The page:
by DJ Randolph | Mossy Oak Regional ProStaff Manager
It's 4 a.m. and snowing so hard that I can barely see the road. We have 40 miles of gravel through Wyoming's Black Hills to reach our hunting spot. Thankfully the GPS lady in my phone knows the way, because I am in 4-wheel drive and struggling to see the road. It takes a while longer than usual, but we finally reach the ranch we are assigned to hunt. An hour later the sun is rising, the ground is white, and we are after turkeys on a beautiful ranch west of Devils Tower. There is still a light snow and it’s a bit windy, so hearing birds will be a challenge.
After two failed attempts at calling in a flock, while glassing, we spot two good-sized jakes in a field that I think we can sneak. I ask Steven if he is willing to shoot a Jake, and he grins and says yes. I know there is a dry creek bed that is about 7-feet deep that borders this field. We follow the creek bed quickly but quietly. When I think we are close enough, I peak over and see the two birds about 50 yards out. Steven is shooting a 20-gauge and is only allowed one shot, so we need them to come closer. The birds are nervous and start "putting." We have to make something happen quickly, so I start “putting” back at them with my Zink mouth call. Sure enough, they are getting closer. We can't see exactly where they are from the creek bed so when I think they are close, I give Steven the go ahead.
I told Steven, "Step up the bank and find the red head. If it is in range, shoot. Otherwise, let him go. This is a one-shot event!" Steven steps up and starts tracking to the right, then "boom." I'm nervous that he had to take a moving shot. "Did you get him?” I asked. He grins at me and says with confidence "I shoot clays all the time. I got him!" Wow, I like this kid! Handshakes and pictures follow.
This is Steven’s first turkey, and he did it in Wyoming's Old West Invitational Turkey Shoot (OWITS). This is my second year guiding for the OWITS. I just met my clients yesterday. Steven is 14 and has never shot a turkey before. Jim is 59 and has never shot a turkey before either. It's 8 a.m. and we have already made some memories. Plus, Steven is on the scoreboard.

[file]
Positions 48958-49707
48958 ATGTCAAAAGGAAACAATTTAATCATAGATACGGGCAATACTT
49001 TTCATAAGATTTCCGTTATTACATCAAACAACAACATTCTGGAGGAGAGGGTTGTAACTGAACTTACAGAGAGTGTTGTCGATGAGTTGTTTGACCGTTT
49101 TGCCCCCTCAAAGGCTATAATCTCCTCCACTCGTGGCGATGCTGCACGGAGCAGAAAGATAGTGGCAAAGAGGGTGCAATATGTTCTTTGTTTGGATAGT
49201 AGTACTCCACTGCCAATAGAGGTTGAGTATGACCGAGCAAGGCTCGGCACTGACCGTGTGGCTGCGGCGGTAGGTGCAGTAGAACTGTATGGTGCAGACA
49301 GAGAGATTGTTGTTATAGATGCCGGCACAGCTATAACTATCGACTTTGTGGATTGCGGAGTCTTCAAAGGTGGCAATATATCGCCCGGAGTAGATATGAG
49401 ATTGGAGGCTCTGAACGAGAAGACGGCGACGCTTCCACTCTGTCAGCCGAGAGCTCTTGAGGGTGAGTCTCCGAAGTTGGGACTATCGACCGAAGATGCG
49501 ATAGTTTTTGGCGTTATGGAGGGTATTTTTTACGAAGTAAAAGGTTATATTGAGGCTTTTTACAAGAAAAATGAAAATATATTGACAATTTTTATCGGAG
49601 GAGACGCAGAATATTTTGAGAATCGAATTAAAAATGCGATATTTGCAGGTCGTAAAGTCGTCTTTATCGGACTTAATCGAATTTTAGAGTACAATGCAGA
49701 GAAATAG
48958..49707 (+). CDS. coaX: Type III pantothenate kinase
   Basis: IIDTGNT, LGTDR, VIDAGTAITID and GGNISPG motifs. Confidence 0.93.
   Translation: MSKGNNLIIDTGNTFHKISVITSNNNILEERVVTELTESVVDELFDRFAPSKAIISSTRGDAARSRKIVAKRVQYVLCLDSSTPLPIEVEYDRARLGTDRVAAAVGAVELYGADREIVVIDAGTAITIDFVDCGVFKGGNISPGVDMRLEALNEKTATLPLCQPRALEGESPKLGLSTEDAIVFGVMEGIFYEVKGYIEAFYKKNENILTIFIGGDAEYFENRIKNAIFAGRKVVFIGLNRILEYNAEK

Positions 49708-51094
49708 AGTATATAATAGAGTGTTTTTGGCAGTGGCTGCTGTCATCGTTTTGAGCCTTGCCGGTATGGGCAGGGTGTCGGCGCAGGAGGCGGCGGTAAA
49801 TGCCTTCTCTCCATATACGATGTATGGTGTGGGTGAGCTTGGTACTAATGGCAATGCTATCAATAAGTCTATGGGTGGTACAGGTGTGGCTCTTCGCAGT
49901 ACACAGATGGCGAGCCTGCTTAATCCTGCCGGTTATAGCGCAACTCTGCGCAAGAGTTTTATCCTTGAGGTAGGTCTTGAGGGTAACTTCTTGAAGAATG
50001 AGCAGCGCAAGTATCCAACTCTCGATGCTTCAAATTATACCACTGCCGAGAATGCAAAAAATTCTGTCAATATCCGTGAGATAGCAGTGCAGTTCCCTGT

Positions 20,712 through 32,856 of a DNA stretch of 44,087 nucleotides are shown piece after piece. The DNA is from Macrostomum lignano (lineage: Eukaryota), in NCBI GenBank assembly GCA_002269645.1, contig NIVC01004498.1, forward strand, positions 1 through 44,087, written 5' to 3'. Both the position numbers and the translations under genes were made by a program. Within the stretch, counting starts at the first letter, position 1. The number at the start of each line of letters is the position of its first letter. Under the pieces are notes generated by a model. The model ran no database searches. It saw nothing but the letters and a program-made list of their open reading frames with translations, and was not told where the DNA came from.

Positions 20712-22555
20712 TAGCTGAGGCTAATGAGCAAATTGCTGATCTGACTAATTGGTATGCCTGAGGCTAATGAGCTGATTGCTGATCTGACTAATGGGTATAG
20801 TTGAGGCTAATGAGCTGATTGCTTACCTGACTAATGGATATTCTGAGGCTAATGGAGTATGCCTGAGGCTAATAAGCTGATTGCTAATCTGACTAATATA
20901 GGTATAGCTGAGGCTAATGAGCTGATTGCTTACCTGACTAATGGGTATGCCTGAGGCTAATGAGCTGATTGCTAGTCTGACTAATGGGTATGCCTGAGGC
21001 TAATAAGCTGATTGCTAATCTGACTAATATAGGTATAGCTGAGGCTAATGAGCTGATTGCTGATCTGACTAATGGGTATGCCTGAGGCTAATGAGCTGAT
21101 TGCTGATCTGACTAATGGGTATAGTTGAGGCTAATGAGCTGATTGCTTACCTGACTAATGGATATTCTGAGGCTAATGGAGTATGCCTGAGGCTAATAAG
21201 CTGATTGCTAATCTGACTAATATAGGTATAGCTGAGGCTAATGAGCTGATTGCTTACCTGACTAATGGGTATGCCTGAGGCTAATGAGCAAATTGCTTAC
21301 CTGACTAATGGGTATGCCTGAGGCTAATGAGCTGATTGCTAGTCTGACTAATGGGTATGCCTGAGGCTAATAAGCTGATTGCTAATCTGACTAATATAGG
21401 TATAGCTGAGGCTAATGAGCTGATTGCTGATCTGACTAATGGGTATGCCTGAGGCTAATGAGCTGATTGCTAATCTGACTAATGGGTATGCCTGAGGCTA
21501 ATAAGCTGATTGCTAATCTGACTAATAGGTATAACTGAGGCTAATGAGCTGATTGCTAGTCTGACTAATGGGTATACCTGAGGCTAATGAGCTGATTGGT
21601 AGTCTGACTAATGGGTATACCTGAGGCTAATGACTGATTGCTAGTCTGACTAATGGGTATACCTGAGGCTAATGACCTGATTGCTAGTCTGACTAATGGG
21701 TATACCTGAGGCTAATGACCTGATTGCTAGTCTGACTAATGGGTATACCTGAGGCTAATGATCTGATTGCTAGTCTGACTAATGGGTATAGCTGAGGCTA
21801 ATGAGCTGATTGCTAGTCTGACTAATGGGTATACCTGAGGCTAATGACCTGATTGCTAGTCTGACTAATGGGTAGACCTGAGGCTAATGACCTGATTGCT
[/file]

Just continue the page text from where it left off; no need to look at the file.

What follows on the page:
The Old West Invitational Turkey Shoot is held each May in the Black Hills of Wyoming. It is a two-day, one-shot event. This means that each hunter has to get their bird with one shot for it to count. Hunters are paired with guides two to one. The event is hosted by the town of Hulett, which is just down the road from Devils Tower. This is a charitable event with proceeds going to The Wyoming Wildlife Foundation and the Hulett Community Center. The population of Hulett is about 360 people, but that more than doubles when OWITS is in town.
Hulett is a friendly, western town complete with a saw mill, a couple of great cafes and a few fun watering holes. For OWITS, a large tent is setup on Main Street. The tent houses the meet and greet on Thursday where guides, hunters and ranchers can get to know one another. It also hosts the banquet on Friday with entertainment, incredible food, raffles, auctions, and hunting stories from the first day’s hunt. It's the kind of event and town where after the first day, you have made friends and feel welcome everywhere you go. By the end of the weekend, you start feeling like family and can't wait to come back next year. The whole community and surrounding ranches come together to make it an awesome experience. You might be eating lunch with an outdoor celebrity, country music singer, governor, professional sports player or retired military general.
The way the hunt works is that each guide is assigned to a ranch, so they have a chance to meet the rancher and do a little scouting. Most of these large, pristine ranches are not open to public hunting but are opened up for OWITS. About a week before the hunt, the hunters' names are randomly drawn and assigned to a guide. Each hunter only gets one shot for their bird’s score to be entered. This is a very friendly competition. There is a Calcutta, where choices are auctioned off and the winner gets to pick which ranch/team will win.
So, after pictures of Steven’s turkey, we started looking for a bird for Jim. We found a whole flock of birds in an old farmstead and were able to get about 100 yards ahead of them. We set Jim up, and then Steven and I went behind to start calling. The first series we got no answer, so I switched to my raspiest Zink call. This was the one that really got a hen fired up. With every yelp I made, she was more angry and coming fast. There were two nice gobblers with her but they were coming in too high for Jim to have a good shot. Since Jim couldn't get a shot, I decided to have a little fun. I told Steven, "I'm gonna bring her into your lap!" I did bring her to 12 yards, yelping with anger in her voice. Even after she saw us she still answered my calls and returned again. We came away with no shot but both hunters were grinning from ear to ear. Gotta love a really angry hen.
So, the first day ended without Jim getting his bird but we were able to get him a good one the next day. We didn't get any pictures because after wrestling it around in the mud, it was not very photogenic. It was a great weekend for me because I got to introduce two hunters to turkey hunting.
Keith Pullins, also on Mossy Oak Prostaff, guided his young hunter to his first turkey as well.
Our group of Prostaff really enjoys this event and will keep coming back year after year. If you would like to take part in Wyoming’s Old West Invitational Turkey Shoot, you can contact the following.
Wyoming Wildlife Foundation
1472 N. 5th Street, Suite 201
Laramie, Wyoming 82072
Phone: (307) 721-8300
Fax: (307) 432-9456